(Bloomberg) — Investors caught off guard by the euro’s sharp recovery from a two-decade low remain skeptical that the rally has legs.
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Helped by a massive selloff in the dollar following signs of cooling U.S. inflation, the single currency rose 5% against the greenback this month to its highest level since July. What is in doubt is whether the euro can strengthen further on its own, according to UBS Global Wealth Management, Russell Investments and Insight Investment.
The currency’s brief swing after news of a missile strike on Poland shows it is vulnerable to a sell-off if the Russia-Ukraine war escalates. And while it could find some support if Europe avoids an energy shortage this winter, a further, significant boost could be limited given signs the European Central Bank may slow the pace of interest rate hikes as it considers the impact of record inflation in the region.
“The euro’s rally is likely to have run its course for now, unless we get another burst of stronger-than-expected data or a more positive stream of news on the energy situation,” said Dean Turner, economist at UBS Global Wealth Management. He expects the euro to struggle to hold gains above 1.04 until the end of the year.
“We don’t have a lot of confidence that what we’ve seen will translate into a stronger rally.”
The euro recovered 9% from a 20-year low in September after falling below parity in July on fears that Europe could face energy cuts in winter. But its latest leg comes mostly from deep selling in the dollar. Investors who were burned by premature calls for an end to the strong dollar in July want to see the trend take root this time before making bullish bets on the single currency.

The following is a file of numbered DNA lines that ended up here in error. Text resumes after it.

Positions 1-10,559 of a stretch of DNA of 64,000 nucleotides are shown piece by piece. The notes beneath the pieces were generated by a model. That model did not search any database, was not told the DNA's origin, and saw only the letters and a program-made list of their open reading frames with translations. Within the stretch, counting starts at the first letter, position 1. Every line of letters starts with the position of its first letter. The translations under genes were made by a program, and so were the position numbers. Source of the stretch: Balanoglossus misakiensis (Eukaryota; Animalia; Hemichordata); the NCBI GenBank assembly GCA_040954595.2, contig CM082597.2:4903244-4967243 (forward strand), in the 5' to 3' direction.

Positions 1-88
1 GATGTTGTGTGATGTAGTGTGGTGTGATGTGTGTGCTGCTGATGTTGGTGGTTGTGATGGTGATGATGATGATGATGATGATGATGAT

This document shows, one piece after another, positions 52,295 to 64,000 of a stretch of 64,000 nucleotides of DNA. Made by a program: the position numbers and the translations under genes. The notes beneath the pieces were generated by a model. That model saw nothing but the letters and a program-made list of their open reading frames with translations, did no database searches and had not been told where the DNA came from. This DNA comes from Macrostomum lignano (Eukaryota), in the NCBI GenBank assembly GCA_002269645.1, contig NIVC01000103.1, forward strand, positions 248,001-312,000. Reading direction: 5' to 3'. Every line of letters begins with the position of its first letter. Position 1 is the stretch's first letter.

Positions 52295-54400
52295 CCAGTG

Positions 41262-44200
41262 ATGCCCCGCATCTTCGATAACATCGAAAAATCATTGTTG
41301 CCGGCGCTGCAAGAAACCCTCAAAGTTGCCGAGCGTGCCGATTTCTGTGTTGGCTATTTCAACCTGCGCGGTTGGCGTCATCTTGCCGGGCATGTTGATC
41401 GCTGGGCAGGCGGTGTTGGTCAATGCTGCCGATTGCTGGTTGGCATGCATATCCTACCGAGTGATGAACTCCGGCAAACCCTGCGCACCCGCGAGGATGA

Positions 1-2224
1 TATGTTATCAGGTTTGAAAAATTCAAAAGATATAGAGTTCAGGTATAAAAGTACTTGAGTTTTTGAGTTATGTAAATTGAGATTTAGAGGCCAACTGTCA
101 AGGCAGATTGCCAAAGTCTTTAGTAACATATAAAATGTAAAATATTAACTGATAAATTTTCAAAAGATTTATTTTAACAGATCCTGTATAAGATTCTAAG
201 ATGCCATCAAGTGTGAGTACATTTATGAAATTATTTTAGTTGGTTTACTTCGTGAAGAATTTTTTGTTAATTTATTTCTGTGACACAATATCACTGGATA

“Market participants are a bit more cautious and willing to wait for confirmation that the dollar has peaked,” said Van Loo, head of currency and fixed income strategy at Russell Investments. They are “willing to miss the first few percent of this rally in the euro or another currency against the dollar.”
“We are in that camp,” he said. Russell stuck to his neutral position on the euro even after the latest rally.
Technically, the single currency needs to break above the 200-day moving average around 1.04 to go higher. Beyond that looms higher resistance at 1.0578, a key Fibonacci retracement of the euro’s decline since mid-2021 when the Federal Reserve began telegraphing its intention to raise rates.
At the same time, there could be a rebound for the dollar, as signaled by the Bloomberg Spot Dollar Index, satisfying the so-called ABC correction of a full-cycle Elliott wave after the September highs.
Demand for bullish dollar calls is re-emerging. The risk reversal, a barometer of market positioning and sentiment, shows that traders are now again bearish on the euro after briefly turning to a positive outlook last week.
Although long positions in the euro swelled to their highest level since mid-2021 along with the currency’s recovery, some investors may be waiting for more evidence to support the argument to sell the dollar aggressively.
“You have to follow the trend, but by the same logic, selling the dollar after it has had a 6% move historically has not been a particularly profitable strategy,” said Francesca Fornasari, head of currency solutions at Insight Investment. “The dollar has probably peaked, but it’s not entirely clear that you’re going to see a big move down yet.”
–With help from Vasilis Karamanis.
(Updates with the ECB interest rate forecast in the third paragraph.)
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